Late Effects of the Immune System
Surgical or functional splenectomy increases risk of life-threatening invasive bacterial infection. Although staging laparotomy is no longer standard practice for pediatric Hodgkin lymphoma, patients from earlier time periods have ongoing risks.[2,3] In addition, children may be rendered asplenic by radiation therapy to the spleen in doses greater than 30 Gy.[4,5] Low-dose involved-field radiation (21 Gy) combined with multiagent chemotherapy did not appear to adversely affect splenic function as measured by pitted red blood cell assays. No other studies of immune status after radiation therapy are available. Functional asplenia (with Howell Jolly bodies, reduced splenic size and blood flow) after bone marrow transplantation has been attributed to graft-versus-host disease.
A pneumococcal vaccine booster is recommended for patients aged 10 years and older and more than 5 years after previous dose. Asplenic patients should also be immunized against Neisseria meningitidis and Haemophilus influenzae type B and should receive antibiotic prophylaxis for dental work.
Prophylactic antibiotics (penicillin or similar broad-spectrum agent) have been recommended for at least 2 to 3 years after splenectomy and until at least 5 years of age for young children. Randomized studies that address the benefit of daily prophylactic antibiotics have not been conducted in a pediatric oncology population; thus, these recommendations are based on extrapolated study data derived from other populations with asplenia.[8,9,10,11] The benefit of prolonged antibiotic prophylaxis is also unknown. Many patients, over time, discontinue use of penicillin; consideration should be given to ensuring availability of appropriate antibiotics for use at the first onset of febrile illness in patients who are not on daily prophylaxis. Medical care should be sought promptly for fevers higher than 38.5�C.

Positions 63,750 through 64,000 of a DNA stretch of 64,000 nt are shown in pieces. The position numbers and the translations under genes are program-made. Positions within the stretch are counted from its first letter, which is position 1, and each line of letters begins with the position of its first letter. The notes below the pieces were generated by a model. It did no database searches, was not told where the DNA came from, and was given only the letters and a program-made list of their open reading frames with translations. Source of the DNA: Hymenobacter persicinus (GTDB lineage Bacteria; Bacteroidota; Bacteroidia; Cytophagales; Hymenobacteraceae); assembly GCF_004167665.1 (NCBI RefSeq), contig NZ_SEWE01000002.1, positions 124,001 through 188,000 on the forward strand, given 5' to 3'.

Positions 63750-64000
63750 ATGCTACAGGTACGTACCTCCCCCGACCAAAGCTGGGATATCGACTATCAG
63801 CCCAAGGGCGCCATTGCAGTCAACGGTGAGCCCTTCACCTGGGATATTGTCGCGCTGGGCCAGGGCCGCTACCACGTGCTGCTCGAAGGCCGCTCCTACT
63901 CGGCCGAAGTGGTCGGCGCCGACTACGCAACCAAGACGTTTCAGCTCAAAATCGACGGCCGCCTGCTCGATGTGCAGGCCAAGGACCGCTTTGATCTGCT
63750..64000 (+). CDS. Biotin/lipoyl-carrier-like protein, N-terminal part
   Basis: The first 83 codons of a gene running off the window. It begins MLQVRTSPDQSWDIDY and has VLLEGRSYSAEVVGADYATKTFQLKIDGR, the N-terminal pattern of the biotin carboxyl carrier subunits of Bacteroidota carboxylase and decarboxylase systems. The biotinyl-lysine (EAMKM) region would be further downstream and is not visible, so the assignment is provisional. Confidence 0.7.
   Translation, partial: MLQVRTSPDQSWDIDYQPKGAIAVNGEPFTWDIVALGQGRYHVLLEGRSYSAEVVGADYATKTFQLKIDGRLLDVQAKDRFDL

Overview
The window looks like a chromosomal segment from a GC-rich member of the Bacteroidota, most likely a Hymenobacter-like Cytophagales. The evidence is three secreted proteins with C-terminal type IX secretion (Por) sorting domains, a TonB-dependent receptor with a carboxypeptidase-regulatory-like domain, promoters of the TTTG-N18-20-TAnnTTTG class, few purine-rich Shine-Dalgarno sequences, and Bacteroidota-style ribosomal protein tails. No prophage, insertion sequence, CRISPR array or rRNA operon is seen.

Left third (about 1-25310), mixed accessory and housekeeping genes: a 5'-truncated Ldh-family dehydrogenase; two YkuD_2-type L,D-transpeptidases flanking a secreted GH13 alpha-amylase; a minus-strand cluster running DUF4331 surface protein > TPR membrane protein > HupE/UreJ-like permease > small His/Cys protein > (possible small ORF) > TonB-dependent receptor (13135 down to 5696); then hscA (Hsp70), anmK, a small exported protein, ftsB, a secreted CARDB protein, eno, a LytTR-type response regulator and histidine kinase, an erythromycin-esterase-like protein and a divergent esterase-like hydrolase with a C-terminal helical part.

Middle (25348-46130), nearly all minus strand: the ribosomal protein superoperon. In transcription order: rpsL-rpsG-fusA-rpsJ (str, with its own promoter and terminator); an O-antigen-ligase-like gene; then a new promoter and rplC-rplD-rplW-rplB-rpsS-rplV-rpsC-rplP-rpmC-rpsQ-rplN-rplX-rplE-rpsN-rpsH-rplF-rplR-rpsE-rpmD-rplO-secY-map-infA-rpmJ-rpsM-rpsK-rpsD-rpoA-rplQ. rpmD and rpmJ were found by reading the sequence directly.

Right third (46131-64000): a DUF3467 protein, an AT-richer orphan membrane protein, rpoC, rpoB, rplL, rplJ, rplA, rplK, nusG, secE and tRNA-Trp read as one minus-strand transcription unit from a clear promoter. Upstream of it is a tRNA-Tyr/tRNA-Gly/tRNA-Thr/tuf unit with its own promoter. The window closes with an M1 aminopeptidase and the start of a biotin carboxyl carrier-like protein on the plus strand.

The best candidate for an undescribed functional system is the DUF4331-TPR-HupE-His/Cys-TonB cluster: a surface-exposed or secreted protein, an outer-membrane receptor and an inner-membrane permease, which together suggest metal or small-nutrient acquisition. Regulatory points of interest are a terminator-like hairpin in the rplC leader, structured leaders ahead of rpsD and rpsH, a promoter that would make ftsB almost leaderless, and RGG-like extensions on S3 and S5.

Table 7. Spleen Late Effects
GVHD = graft-versus-host disease; HSCT = hematopoietic stem cell transplantation; T = temperature.
|Predisposing Therapy||Immunologic Effects||Health Screening/Interventions|
|Radiation impacting spleen; splenectomy; HSCT with currently active GVHD ||Asplenia/hyposplenia; overwhelming post-splenectomy sepsis||Blood cultures during febrile episodes (T >38.5�C); empiric antibiotics|
|HSCT with any history of chronic GVHD|| Immunologic complications (secretory IgA deficiency, hypogammaglobulinemia, decreased B cells, T cell dysfunction, chronic infections [e.g., conjunctivitis, sinusitis, and bronchitis associated with chronic GVHD])||History: chronic conjunctivitis, chronic sinusitis, chronic bronchitis, recurrent or unusual infections, sepsis |
|Exam: attention to eyes, nose/sinuses, and lungs|
Refer to the Centers for Disease Control and Prevention (CDC) Guidelines for Preventing Opportunistic Infections Among Hematopoietic Stem Cell Transplant Recipients for more information on posttransplant immunization.
Although the immune system appears to recover from the effects of active chemotherapy and radiation, there is some evidence that lymphoid subsets may not always normalize. Innate immunity, thymopoiesis, and DNA damage responses to radiation were shown to be abnormal in survivors of childhood leukemia. Antibody levels to previous vaccinations are also reduced in patients off therapy for acute lymphoblastic leukemia for at least one year,[13,14] suggesting persistence of abnormal humoral immunity  and a need for revaccination in such children. Immune status is also compromised after stem cell transplantation, particularly in association with graft-versus-host disease. Follow-up recommendations for transplant recipients have been published by the major North American and European transplant groups, the Centers for Disease Control and Prevention (CDC), and the Infectious Diseases Society of America.[17,18]